Tue, Apr 9, 2013 at 7:41 PM

With the digital developments, literature is changing and the borders are growing increasingly blurred and fragile. Everything seems to be happening very rapidly and that poses new challenges for the field that I believe might be very healthy and invigorating. Talking to people like you, who have truly faced these developments head on, is very inspiring. Hopefully many more will feel the need to explore the possibilities in e-literature, so that the students and scholars in a near future will be able to use these changes and challenges in a fashion that bring forth an understanding of literature as something more than paper and books. The institution seems to be lagging somewhat behind, struggling to keep up and make sense of the digitalization of our beloved literary field. As you said earlier on: It's time to swim! Hopefully, many will visit your blog and recognize the value in being conscious of the highly interesting things that are currently happening to literature. Once again, thank you for participating in this interview and answering all my difficult questions in such an elaborate and detailed manner. You have truly opened up the field, and given valuable insight to something that is both a bit scary and very intriguing. Yours sincerely, Pia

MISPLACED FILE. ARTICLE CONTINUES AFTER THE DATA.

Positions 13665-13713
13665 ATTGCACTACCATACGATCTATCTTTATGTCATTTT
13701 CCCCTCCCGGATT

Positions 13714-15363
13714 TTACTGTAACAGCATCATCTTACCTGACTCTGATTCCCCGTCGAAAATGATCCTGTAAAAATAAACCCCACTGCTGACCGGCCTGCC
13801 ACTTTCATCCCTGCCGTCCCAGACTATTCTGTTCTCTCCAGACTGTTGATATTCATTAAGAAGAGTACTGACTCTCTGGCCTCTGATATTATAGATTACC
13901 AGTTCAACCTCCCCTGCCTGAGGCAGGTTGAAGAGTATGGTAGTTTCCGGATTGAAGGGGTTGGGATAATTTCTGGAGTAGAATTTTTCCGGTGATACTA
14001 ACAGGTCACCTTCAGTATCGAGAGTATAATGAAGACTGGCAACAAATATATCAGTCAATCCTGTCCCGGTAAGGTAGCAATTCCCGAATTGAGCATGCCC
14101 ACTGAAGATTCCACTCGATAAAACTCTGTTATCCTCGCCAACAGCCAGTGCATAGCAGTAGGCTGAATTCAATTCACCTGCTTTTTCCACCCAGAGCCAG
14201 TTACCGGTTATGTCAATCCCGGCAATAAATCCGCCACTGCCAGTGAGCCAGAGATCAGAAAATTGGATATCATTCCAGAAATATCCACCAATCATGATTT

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Leonardo Flores <leonardo.flores@upr.edu> To: Litteraturtidsskriftet Lasso <litteraturtidsskriftet.lasso@gmail.com>

Tue, Apr 9, 2013 at 8:54 PM

Thank you for your kind words, the invitation for the interview, and those challenging questions. They led me to reflect upon my blogging practices and gave me the opportunity to address issues I sometimes take for granted. Academia is slow to change. It's the nature of the beast. And that is not necessarily a bad thing: it keeps a strong cultural center of gravity, so that disciplines don't become too unbalanced and pulled in too many new directions. It forces early adopters like me to reexamine our assumptions, recast our arguments, rethink what seems obvious to us-- all of which leads us to refine our scholarly pursuits. Besides, we can't all be 21st century e-lit scholars, nor should we. Electronic literature makes no sense without literature. The whole sweep of the humanities, literary history, orality and prehistory is important. So study what you love. And learn to swim. Thank you for the opportunity. Leonardo